I spend a lot of my time reading things and watching films. I enjoy other people’s ideas I guess, be they in books or films or just on the Internet. On this record I think I had a lot of stuff rattling around in my head at the time of writing so elements of all the things I had in my consciousness made their way into the songs quite naturally as points of reference or comparison. I do also really enjoy bands whose lyrics have a bit of depth and footwork behind them. Where you can hear a name or a phrase and go and do some excavating and find out a bunch more behind what started off as just a little throwaway line in a song. I like the detective element to writing in that it can almost spark off research leading to other levels of understanding between reader and writer. There’s quite a lot of that going on in this record. The Wages Of Fear has a bunch of meanings and thoughts behind it. There’s obviously the film (which is very great by the way) but the title also evokes some ideas that are relevant to the record and to our experience of the last four years. In order to carry on being in Tellison after Contact! and leaving University we all had to make sacrifices in our lives. The title works as both a reminder and a memorial of that.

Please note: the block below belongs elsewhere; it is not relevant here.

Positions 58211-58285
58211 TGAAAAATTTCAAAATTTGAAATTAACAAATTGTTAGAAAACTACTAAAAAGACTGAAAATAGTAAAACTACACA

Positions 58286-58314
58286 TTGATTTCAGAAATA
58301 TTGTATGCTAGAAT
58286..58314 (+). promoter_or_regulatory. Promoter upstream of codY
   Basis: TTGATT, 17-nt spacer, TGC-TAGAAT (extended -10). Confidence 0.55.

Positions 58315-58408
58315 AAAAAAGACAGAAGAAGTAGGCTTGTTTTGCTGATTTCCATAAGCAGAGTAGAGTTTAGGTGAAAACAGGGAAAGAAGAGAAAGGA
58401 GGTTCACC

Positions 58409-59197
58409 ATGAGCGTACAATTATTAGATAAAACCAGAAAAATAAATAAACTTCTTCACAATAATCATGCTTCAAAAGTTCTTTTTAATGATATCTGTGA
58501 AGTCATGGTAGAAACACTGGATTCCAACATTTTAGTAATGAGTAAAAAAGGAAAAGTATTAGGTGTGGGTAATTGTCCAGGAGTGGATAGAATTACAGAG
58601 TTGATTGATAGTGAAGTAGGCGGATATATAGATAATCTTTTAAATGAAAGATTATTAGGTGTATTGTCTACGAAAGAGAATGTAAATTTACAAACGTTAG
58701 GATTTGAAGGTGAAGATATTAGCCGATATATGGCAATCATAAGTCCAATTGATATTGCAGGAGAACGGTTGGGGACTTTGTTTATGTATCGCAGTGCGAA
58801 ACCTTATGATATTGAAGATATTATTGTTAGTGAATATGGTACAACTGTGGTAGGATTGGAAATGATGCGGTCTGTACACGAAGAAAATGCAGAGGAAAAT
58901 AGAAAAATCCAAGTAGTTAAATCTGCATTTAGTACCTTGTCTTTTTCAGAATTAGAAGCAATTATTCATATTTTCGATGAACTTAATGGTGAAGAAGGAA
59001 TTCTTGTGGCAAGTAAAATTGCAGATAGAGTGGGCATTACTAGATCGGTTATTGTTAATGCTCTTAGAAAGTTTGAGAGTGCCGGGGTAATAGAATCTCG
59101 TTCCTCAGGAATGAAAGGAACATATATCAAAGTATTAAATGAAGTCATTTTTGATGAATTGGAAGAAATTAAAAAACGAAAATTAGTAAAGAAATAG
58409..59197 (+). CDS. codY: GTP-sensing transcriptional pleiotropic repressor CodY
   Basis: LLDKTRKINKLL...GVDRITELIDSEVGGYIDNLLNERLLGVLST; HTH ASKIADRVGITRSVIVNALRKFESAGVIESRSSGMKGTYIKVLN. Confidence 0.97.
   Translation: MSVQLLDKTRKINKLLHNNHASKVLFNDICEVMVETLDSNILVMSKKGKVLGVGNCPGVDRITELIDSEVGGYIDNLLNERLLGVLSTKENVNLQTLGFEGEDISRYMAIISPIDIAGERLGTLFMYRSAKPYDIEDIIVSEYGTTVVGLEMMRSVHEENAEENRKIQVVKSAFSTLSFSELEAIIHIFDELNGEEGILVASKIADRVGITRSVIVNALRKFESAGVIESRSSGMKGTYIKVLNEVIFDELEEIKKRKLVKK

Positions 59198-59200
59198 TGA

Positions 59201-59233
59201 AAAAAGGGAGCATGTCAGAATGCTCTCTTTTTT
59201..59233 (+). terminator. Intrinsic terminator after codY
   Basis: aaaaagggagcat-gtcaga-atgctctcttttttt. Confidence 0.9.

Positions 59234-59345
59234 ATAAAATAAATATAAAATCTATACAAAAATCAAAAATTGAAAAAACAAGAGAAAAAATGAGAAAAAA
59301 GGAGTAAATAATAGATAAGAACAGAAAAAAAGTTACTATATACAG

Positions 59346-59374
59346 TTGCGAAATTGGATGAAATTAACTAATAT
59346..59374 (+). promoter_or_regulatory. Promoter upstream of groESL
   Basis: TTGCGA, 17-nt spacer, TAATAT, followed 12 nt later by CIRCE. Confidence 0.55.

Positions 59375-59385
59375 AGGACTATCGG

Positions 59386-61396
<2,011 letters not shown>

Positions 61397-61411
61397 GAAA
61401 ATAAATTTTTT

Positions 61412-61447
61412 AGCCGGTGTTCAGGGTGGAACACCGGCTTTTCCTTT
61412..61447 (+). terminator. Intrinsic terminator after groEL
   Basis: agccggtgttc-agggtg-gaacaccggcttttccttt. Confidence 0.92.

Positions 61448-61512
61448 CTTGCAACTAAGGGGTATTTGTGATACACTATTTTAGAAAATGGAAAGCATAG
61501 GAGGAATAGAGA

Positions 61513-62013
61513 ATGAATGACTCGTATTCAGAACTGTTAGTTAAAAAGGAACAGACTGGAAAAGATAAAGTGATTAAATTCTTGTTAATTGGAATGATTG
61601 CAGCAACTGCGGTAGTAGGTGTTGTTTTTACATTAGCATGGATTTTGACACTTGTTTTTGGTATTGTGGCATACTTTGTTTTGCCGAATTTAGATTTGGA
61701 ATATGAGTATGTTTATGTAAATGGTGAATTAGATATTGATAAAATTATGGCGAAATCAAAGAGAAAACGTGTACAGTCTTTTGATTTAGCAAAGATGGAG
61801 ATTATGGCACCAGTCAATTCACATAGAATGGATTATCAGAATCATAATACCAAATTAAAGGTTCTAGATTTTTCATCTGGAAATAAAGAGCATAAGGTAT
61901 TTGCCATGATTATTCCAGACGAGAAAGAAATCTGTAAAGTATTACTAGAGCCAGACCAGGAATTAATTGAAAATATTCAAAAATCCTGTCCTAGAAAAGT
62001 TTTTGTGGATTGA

Similarly, what's influenced the new album musically? I personally hear a lot of Get Up Kids and Weakerthans in there, but a fair bit of British indie influence too.

As a band we’ve always listened to a lot of quite varied music. In terms of writing I guess I take my cues from people like Stapleton’s Al Paxton, Pedro The Lion’s Dave Bazan and Osker’s Devon Williams.

Peter has just walked into the room and he says pop music influences him. Peter loves pop music. While we were recording everyone was definitely talking about The Weakerthans and Phoenix amongst many others. We spent a lot of time trying to make Phoenix drum sounds and Weakerthans guitar tones. I think everyone’s varied tastes contribute to make Tellison’s sound. Henry trained as a jazz drummer at Berklee College of Music in Boston and he’s a huge fan of electronic music and hip hop so he brings something new to the table again. Andy and I love indie rock and Peter, as I mentioned, loves pop music.